The developers of the Vega C rocket say that the rocket’s launch has been moved to mid next year. Avio’s chief executive, Guilio Ranzo, explained that they are securing the payloads for the customers who have won the rideshare opportunities on the rocket, starting with those who applied as early as last year.
Ranzo elaborated that the firm had some technical glitches coupled with the coronavirus pandemic, which forced it to take time to complete the rocket. Early this month, Arianespace deployed a Vega rocket to mark a milestone since the last unsuccessful deployment that ended in the destruction of the missile. Experts explained that this rocket’s failed launch resulted from an added lousy weather in the region leading to an indefinite shutdown of the Guiana Space Centre.
Avio’s Colleferro facility was expecting a deployment of three Vega rockets in 2020, with Vega C making up the third and final of the three. However, the second Vega rocker will be departing for space in November, making the last of the three waits till next year. Nevertheless, Avio has announced that next year it would be deploying three Vega rockets with Vega C making the first mission. Vega C is the advanced form of the current Vega rocket with a slightly bigger weight and will be heading for the low-Earth orbit.
P120C booster of Avio will form the core capsule of Vega C, considering its reliable performance as Ariane 6’s booster. Ranzo admitted that the firm put a halt on the Vega C upgrade procedures to deal with customers’ complaints about the delay in deploying their payloads to space. Ranzo revealed that the pandemic’s supply chain interference and the closure of the test grounds slowed down the completion of the Vega rockets. These circumstances are now putting pressure on Avio.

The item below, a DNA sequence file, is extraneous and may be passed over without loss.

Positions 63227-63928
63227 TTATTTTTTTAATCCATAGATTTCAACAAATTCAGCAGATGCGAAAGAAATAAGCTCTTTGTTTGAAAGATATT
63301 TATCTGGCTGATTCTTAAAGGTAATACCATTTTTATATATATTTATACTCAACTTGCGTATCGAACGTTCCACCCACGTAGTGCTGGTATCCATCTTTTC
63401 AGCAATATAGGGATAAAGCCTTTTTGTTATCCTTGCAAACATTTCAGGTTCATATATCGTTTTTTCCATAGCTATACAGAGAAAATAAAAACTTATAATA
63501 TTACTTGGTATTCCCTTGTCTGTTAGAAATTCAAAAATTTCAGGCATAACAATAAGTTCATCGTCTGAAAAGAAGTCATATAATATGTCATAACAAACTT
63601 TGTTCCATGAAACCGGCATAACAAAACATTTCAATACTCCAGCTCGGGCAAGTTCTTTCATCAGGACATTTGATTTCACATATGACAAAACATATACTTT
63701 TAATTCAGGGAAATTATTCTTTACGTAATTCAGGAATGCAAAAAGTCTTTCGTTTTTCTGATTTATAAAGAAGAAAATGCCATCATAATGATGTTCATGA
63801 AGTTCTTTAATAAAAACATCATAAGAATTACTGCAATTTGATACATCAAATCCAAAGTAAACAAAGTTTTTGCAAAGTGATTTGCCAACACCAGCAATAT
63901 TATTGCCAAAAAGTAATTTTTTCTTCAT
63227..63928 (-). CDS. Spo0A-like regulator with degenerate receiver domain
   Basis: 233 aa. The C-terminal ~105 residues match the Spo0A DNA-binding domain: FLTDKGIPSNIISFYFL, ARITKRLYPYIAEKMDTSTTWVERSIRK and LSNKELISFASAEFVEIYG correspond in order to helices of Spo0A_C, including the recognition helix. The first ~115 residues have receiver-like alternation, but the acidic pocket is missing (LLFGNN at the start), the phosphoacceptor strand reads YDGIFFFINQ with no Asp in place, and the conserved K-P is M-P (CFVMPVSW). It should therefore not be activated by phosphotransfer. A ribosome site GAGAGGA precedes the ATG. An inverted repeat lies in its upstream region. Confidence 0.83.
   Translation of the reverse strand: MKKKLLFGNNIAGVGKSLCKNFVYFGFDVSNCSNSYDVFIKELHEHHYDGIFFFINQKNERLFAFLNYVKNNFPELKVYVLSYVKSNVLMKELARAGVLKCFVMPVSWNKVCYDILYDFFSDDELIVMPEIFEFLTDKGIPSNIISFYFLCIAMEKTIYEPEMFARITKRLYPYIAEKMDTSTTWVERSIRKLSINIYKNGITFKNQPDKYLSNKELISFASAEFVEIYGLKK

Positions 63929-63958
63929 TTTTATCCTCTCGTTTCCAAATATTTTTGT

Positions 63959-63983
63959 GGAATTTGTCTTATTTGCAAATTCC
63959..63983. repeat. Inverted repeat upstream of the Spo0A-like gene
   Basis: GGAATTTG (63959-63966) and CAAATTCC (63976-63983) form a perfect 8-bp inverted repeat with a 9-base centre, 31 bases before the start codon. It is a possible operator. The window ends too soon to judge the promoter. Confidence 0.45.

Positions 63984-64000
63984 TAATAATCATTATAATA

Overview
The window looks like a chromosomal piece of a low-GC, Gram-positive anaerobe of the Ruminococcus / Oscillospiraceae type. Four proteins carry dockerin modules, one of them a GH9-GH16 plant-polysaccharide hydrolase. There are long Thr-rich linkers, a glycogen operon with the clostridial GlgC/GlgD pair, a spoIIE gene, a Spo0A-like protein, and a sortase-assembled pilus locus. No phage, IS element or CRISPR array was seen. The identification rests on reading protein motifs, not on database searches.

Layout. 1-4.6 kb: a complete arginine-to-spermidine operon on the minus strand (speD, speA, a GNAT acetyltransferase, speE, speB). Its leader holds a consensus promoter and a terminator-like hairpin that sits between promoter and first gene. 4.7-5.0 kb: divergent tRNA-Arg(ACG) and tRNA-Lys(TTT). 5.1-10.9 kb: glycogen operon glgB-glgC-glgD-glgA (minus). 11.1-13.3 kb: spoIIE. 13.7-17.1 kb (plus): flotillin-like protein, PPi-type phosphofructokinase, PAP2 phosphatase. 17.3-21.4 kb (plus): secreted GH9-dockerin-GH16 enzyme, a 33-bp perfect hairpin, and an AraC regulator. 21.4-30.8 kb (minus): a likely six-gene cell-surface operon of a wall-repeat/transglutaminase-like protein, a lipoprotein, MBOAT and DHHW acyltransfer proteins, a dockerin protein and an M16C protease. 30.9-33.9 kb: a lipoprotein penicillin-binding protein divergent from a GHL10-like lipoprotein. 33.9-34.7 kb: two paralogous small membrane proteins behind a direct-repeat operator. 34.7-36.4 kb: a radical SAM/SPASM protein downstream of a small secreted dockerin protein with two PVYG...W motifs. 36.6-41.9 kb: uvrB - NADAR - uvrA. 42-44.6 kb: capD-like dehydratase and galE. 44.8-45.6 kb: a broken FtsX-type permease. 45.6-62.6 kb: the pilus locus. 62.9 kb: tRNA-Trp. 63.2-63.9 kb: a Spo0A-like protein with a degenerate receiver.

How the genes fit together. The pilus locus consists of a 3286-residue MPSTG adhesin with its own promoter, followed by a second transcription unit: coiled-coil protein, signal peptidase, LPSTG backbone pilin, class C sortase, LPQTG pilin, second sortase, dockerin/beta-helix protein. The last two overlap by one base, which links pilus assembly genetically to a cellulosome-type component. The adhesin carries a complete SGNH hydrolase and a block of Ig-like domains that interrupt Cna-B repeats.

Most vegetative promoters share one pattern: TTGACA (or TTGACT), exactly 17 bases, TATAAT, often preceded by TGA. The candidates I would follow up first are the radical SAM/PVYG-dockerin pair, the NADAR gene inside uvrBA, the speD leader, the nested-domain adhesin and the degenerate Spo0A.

Avio is rushing the rocket’s finalization by restructuring the P120C booster, whose installation in the Ariane 6 will improve its performance. Ranzo explained that ArianeGroup and the European Space Agency would be waiting for the Vega C rocket launch next year and observe the Ariane 6 capsule’s efficiency. Ranzo articulated that the move to Ariane 6 from 5 and the sluggish production of the Vega C rocket made the company push its launch to next year.
To sum up, Avio is fulfilling its end of the agreement, which it had with the European Space Agency to clear a growing demand by customers of its services. Ranzo revealed that Avio is working towards a merger and acquisition process to expand its operations. These programs could help the firm obtain more funds.